Forest: Absolutely, end users are rapidly adopting the newest generation of HD surveillance solutions because they make it possible to offer better protection with fewer cameras and at a lower total cost. Unlike a couple of years ago when HD solutions only made sense in critical infrastructure applications, we are now seeing HD surveillance solutions being implemented in applications across the board including retail, commercial, transportation as well as school campuses.
Aronson: Megapixel and HD are examples of camera features that are natural extensions of the IP infrastructure. Technology innovators can quickly deliver these features within IP networks relative to adapting them to an analog infrastructure that was not designed to support these capabilities.
Havlin: Megapixel cameras are just beginning to make progress in the security and surveillance markets. HD is still in the future. The driver for increases in the IP video is due to the ability to better manage storage, forwarding of video events to others and central command and control of operations in major corporate and government users
Banerjee: Megapixel technology delivers superior picture quality and is especially attractive in LAN environments where the appropriate amount of bandwidth exists. Itâ€™s important to note that megapixel and HD technology are not the only answers when a user seeks increased picture quality; the majority of the mass market does not even use NTSC IP cameras to their full capability (30 FPS at 4CIF). This should be a warning sign as to the levels of expectation of the market and the userâ€™s readiness to jump to a 40 Mbps stream per camera, which will increase storage needs by 20 to 40 times the current capacity.
Lavery: I believe that many security directors and IT departments know that these technologies will eventually be the standard, so they are making the switch to IP now. As prices for storage go down, sales of megapixel cameras will go up. In my opinion, the main reason we are seeing increased migration to IP systems is the use of standard PC-based servers for recordings instead of the DVR. As IT departments converge with security departments, we will continue to see the switch from DVRs to standard business class servers or PCs.
Provinsal: Yes. These technologies provide capabilities that cannot be achieved using traditional analog cameras. Unfortunately, the cost of bandwidth and storage limit the adoption rate.
Rakow: No. There are not enough systems that allow recording of megapixel images.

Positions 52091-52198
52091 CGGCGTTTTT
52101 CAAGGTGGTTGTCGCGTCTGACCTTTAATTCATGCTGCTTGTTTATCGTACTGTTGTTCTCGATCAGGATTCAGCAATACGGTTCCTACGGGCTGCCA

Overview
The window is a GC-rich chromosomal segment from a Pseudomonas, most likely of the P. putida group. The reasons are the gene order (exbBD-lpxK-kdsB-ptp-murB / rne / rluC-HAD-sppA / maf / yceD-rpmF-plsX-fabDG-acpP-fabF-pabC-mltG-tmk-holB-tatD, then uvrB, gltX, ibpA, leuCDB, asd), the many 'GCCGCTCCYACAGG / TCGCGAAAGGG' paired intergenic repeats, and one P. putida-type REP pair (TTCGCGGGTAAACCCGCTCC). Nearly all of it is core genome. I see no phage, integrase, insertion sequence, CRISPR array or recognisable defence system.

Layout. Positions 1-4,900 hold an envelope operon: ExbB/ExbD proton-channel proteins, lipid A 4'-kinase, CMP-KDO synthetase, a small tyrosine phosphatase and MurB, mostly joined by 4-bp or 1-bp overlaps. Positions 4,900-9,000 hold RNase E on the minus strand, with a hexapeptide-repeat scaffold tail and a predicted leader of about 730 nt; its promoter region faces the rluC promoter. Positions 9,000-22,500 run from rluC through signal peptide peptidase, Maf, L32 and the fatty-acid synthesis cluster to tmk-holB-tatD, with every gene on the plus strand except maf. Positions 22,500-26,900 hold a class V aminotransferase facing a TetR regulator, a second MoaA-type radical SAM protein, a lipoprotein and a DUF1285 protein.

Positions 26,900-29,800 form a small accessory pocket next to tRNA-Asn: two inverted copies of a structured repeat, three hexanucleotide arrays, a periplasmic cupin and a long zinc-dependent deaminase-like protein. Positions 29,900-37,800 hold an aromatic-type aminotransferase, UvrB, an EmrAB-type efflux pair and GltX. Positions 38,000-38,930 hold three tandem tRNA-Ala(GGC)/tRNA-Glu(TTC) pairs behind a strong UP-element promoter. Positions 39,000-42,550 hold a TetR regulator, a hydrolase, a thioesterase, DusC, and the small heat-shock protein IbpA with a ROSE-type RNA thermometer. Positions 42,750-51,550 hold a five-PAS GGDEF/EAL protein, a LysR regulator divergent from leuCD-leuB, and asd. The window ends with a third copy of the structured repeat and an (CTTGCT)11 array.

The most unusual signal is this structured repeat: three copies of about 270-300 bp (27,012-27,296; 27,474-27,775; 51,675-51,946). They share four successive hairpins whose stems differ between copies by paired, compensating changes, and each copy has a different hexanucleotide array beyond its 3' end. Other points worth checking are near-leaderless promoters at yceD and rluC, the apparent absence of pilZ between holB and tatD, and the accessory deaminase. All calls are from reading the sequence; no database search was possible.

Shabtai: Potentially yes and we are starting to see the signs. Megapixel cameras not only offer a change in the video format from analog to digital, but also a much better video quality (actually for the first time better than pure analog), and better foot coverage of an area with less cameras.
QUESTION: Does a lack of operating standards impact the effectiveness of IP-based video?
Lavery: A lack of operating standards does impact the effectiveness of IP-based video, and this is why itâ€™s important to find the right software vendor and camera manufacturer. Recently, Axis Communications, Bosch Security Systems and Sony Corporation announced that they will be working together to create an open forum to develop a standard for the interface of network video products. The goal of this new standard is to allow the integration of various brands of network video equipment. This will also help manufacturers and software developers ensure product interoperability.
Apple: IP cameras from different manufactures are often not compatible with one another, and IP video management software applications from different manufactures are often not compatible with one another. It is a choice, cost and flexibility issue.
Forest: Unfortunately, many early IP-based video solutions have suffered from poor image quality because of a lack of operating standards which directly impacted their effectiveness and tarnished the reputation of IP-video. The newest IP-based solutions, however, have addressed these issues with operating standards such as High Definition Stream Management (HDSM) and are able to deliver the high image quality and availability that end-users now expect from a surveillance system.